The Fellowship of Life
The recent coverage of a 10% reduction in tuition fees for a vegetarian applicant to Wyclyffe College - as bestowed by it's Methodist founder in 1882 - was presented with all but an air of ridicule in the national media.
Doubtless that impression would have been shared by most of today's Methodists.
The historical Vegetarian movement existed in the shadow of Temperence reform agitation, although vegetarians often held prominent positions within the latter lobby.
In the nineteenth century, however, it would have seemed inconceivable that the growth of vegetarianism would outlive Temperence societies and eventually appear to outstrip Non-conformity itself.
Vegetarian propaganda - both historical and modern - has often been prone to exageration or what Bernard Shaw once dismissed as a "more amiable mendacity" than that of Victorian vivisectors!
In the era to which George Sibly and his son, William (who succeeded him as Wycliffe Headmaster) belonged; it was actively maintained that a vegetarian drunkard could never exist, perhaps in all sincerity, before binge-drinking became something of a national pastime among the under thirties.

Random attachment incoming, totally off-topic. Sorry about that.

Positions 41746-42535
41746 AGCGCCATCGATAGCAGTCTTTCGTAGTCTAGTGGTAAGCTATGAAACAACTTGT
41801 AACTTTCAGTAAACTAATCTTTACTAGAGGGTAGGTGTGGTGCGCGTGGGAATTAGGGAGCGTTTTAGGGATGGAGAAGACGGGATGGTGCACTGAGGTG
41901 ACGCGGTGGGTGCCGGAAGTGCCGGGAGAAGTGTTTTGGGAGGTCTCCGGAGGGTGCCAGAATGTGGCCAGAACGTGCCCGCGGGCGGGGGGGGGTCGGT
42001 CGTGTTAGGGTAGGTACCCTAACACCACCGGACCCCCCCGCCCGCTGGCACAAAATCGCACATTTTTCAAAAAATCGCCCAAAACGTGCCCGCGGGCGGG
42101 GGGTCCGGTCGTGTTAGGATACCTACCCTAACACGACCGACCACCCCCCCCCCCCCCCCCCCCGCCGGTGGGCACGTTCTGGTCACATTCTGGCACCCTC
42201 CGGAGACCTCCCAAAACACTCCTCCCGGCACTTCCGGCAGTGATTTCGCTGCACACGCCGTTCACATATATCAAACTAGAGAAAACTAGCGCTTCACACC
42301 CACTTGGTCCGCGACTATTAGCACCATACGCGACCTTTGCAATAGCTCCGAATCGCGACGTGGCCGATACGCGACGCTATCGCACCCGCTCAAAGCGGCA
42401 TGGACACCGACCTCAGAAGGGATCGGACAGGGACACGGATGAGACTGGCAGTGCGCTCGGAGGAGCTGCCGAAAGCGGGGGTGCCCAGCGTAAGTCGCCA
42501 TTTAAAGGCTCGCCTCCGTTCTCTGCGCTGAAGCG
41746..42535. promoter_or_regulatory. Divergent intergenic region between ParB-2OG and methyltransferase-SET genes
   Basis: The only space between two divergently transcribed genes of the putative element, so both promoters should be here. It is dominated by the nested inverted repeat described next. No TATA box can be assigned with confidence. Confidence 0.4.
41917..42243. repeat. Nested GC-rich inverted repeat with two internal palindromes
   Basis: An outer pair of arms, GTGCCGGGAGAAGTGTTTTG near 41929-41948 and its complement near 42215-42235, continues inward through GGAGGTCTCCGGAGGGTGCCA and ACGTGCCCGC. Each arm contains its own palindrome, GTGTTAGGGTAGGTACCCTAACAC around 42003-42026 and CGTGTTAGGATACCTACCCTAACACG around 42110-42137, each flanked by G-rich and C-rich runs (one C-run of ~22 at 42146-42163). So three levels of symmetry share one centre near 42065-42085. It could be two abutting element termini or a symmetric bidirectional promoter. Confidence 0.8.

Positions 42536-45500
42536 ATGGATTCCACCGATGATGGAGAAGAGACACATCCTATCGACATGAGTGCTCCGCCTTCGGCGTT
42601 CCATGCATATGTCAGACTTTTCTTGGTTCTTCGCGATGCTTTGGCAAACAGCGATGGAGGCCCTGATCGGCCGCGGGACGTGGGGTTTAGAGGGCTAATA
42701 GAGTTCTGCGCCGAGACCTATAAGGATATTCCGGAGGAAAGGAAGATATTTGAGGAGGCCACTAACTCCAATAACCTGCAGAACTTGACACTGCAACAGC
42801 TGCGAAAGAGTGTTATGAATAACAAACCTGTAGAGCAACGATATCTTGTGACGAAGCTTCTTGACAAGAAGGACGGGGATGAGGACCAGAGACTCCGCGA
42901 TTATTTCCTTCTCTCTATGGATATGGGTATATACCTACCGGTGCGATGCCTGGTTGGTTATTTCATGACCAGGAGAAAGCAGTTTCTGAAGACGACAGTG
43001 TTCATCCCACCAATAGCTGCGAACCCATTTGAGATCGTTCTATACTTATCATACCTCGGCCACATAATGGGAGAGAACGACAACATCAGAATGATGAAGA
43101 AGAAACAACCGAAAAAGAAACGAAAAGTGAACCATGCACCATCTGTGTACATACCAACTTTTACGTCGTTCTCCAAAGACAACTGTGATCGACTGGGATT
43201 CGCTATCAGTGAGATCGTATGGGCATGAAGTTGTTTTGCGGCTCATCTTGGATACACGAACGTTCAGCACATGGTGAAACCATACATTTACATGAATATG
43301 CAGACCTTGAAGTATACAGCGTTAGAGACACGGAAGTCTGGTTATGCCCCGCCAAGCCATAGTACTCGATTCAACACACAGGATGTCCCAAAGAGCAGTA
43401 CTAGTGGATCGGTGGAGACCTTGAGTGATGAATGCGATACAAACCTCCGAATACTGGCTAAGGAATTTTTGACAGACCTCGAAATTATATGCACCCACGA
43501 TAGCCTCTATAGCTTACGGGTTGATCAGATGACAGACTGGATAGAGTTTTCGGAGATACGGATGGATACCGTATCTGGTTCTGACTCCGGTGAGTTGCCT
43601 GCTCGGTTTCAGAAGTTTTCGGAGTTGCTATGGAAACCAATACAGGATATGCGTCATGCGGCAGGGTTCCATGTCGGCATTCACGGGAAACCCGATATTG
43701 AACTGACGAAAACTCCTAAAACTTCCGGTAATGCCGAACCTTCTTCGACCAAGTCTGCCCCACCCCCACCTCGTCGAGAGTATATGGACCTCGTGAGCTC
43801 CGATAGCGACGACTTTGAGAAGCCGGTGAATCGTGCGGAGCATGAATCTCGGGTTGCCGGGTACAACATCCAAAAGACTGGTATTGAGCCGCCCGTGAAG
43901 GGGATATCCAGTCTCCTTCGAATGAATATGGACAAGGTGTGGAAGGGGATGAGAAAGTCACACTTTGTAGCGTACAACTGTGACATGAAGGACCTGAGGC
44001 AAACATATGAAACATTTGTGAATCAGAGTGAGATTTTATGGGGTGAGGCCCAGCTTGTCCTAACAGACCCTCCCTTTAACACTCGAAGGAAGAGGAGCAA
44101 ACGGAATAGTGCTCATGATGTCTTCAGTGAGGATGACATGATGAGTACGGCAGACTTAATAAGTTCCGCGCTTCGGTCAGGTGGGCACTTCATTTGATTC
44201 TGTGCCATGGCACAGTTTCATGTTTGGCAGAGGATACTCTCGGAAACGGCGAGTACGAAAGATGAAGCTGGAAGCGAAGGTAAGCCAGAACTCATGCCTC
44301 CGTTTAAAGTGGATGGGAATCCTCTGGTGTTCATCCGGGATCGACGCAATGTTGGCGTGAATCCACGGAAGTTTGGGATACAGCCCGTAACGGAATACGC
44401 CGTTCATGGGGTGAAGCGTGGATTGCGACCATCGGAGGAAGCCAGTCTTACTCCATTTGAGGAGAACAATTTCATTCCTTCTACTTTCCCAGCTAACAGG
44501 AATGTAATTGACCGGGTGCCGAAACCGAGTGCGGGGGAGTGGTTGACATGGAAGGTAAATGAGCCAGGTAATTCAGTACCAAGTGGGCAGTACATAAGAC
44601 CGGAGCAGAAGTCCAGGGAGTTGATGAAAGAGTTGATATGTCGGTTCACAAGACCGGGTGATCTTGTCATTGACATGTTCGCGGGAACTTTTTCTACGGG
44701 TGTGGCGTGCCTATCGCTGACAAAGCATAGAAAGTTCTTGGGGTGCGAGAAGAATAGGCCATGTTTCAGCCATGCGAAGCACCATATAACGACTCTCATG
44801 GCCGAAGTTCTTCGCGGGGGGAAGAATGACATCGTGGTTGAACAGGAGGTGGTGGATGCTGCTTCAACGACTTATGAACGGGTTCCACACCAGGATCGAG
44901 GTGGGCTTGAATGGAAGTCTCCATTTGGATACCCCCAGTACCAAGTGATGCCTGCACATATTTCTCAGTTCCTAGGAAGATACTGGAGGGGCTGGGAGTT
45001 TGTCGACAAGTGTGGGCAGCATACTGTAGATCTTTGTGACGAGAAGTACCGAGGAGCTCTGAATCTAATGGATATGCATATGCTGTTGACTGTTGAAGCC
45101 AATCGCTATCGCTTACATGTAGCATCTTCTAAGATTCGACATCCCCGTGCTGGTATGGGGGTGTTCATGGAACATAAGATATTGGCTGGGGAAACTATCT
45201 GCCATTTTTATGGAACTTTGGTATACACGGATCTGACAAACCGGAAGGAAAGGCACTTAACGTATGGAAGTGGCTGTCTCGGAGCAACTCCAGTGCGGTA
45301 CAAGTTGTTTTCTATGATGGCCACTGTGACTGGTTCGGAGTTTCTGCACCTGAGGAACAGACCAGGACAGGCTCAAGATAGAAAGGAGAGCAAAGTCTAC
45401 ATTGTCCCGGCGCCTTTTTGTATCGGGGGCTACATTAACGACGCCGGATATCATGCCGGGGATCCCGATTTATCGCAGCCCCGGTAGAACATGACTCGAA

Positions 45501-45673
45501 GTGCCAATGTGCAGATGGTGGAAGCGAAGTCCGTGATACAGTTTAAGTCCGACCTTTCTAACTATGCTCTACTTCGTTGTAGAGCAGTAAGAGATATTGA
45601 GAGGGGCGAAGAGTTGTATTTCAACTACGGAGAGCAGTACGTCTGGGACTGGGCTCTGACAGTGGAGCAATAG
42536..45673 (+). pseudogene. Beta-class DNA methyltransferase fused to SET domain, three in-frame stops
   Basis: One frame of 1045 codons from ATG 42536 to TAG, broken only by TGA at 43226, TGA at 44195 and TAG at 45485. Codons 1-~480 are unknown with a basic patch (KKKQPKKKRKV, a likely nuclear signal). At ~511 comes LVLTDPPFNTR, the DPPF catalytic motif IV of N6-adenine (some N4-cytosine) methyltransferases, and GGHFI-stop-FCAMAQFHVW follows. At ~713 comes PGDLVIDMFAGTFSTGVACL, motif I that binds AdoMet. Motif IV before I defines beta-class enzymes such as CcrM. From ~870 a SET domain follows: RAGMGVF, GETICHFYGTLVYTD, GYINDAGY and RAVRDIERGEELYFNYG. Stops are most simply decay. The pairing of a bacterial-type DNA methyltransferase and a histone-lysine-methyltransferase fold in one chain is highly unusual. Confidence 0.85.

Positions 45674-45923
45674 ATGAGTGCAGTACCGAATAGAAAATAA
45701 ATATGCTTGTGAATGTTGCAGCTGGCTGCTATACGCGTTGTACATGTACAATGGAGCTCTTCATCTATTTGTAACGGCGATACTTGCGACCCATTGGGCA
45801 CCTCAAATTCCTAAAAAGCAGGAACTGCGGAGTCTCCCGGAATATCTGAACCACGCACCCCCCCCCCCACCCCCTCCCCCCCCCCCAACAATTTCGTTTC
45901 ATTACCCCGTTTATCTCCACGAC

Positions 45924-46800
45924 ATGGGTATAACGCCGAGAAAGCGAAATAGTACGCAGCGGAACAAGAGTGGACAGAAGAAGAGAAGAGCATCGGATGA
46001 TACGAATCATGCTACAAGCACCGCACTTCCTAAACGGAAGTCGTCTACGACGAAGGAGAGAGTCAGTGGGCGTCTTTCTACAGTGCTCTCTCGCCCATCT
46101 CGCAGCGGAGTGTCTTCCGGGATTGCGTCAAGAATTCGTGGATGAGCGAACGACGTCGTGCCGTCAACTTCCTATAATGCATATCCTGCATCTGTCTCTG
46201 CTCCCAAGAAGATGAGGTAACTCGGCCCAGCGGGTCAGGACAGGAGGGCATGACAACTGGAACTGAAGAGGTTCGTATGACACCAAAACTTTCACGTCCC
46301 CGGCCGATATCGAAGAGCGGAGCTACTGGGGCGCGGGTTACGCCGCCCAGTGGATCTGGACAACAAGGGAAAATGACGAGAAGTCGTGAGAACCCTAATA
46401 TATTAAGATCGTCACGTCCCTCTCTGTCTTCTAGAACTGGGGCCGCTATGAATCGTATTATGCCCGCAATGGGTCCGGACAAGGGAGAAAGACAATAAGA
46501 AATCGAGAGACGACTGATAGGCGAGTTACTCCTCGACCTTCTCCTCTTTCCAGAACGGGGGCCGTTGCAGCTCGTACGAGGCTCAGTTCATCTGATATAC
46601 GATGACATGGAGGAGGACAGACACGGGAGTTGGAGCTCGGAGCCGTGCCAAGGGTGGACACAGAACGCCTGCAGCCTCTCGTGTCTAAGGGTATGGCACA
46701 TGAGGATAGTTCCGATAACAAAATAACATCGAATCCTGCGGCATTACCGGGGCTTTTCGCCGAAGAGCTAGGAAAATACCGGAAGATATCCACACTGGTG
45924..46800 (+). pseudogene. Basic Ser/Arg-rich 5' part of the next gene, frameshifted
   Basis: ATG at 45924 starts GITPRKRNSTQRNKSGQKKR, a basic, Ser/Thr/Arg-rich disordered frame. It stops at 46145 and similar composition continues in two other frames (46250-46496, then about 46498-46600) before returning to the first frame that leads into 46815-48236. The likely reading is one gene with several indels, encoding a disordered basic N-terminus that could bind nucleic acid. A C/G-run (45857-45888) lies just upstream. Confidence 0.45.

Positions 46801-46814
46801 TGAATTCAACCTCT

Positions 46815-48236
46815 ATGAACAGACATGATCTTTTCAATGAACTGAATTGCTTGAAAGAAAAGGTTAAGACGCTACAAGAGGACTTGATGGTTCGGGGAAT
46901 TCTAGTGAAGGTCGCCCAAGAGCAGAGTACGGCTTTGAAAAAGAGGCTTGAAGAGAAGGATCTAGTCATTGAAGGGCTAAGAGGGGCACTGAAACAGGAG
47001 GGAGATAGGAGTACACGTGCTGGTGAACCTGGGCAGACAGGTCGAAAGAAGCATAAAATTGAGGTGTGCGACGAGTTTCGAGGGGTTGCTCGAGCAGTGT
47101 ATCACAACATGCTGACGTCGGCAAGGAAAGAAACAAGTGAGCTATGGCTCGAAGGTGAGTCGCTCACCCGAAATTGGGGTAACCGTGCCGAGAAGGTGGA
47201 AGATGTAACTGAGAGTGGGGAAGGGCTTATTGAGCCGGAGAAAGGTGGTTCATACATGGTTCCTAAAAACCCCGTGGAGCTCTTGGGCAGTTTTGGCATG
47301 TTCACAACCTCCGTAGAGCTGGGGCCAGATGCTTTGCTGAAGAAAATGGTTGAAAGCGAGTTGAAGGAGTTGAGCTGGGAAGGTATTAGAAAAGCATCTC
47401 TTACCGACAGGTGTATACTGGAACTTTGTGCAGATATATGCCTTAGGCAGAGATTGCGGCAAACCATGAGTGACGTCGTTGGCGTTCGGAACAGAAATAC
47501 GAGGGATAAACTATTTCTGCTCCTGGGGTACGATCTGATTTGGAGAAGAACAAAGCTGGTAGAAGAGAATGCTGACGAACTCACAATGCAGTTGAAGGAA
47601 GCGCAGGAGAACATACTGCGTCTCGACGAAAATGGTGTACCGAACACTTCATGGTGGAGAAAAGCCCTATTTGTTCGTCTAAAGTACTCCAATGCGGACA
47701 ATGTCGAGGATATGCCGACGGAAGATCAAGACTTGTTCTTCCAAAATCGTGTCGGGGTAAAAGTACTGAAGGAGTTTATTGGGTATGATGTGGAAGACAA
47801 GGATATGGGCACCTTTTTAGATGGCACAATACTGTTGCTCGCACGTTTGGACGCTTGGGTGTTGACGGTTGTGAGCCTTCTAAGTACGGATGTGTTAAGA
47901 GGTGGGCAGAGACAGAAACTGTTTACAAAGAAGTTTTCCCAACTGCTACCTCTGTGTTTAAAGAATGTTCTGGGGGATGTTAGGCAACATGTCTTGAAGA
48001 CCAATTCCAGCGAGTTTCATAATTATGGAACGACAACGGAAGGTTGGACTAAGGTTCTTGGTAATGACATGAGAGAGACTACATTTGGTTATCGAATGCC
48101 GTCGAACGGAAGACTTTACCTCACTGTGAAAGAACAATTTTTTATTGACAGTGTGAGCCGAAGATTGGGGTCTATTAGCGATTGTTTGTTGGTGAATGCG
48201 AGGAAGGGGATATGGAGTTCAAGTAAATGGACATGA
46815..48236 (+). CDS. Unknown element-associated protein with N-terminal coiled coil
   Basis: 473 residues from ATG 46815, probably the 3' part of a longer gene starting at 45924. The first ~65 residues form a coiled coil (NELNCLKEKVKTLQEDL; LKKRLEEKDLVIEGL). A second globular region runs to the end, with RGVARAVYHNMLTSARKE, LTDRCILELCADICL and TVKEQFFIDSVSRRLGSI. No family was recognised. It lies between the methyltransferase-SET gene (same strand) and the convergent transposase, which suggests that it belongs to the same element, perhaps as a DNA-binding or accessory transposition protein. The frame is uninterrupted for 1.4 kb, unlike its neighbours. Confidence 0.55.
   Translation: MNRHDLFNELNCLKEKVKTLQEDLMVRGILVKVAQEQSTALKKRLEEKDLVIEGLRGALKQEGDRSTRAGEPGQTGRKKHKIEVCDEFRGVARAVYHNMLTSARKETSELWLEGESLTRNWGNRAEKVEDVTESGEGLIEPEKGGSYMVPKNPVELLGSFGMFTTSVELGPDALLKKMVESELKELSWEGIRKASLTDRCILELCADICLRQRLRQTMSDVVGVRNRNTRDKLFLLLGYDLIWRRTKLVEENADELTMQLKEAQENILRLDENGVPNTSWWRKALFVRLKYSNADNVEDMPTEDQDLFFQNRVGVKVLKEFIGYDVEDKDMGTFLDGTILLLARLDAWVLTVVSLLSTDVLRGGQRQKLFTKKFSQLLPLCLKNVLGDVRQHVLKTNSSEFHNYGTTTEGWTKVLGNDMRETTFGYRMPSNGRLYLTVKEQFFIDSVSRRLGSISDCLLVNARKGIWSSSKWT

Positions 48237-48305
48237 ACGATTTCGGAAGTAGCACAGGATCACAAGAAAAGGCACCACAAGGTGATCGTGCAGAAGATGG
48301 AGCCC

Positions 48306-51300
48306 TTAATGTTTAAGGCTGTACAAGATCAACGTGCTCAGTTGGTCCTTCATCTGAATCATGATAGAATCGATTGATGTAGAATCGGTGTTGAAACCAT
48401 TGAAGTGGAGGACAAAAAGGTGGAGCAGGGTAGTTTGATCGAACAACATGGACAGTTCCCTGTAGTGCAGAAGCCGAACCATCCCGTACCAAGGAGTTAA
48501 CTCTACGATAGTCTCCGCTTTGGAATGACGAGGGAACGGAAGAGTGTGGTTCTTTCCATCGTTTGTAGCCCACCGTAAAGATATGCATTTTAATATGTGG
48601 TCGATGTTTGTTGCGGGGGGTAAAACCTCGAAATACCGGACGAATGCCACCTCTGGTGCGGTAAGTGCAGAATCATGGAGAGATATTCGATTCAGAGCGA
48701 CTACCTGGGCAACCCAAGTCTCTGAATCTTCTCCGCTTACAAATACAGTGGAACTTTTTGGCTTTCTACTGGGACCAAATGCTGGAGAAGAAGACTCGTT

It may be that vegetarianism has survived because it was able to transcend the concept of temperance and austerity to become an increasingly attractive lifestyle choice.
The religious roots of the Vegetarian Society are often overlooked, along with the favour that the diet found among notable Christians, such as John and Charles Wesley; C.H. Spurgeon, the early Salvation Army and even Pope Pius X.
In recent decades, Christian vegetarians have tended to hide their lamp under a bushell and usually hide the bushell as well!
Whilst vegetarians (and Christian vegetarians, in particular) have borne the brunt of "biblical" objections to their stance for centuries; the core spiritual values of love, mercy, grace, pity and peace remain worthy of fresh interpretation in any age.
Methodist Recorder (26/2/09)
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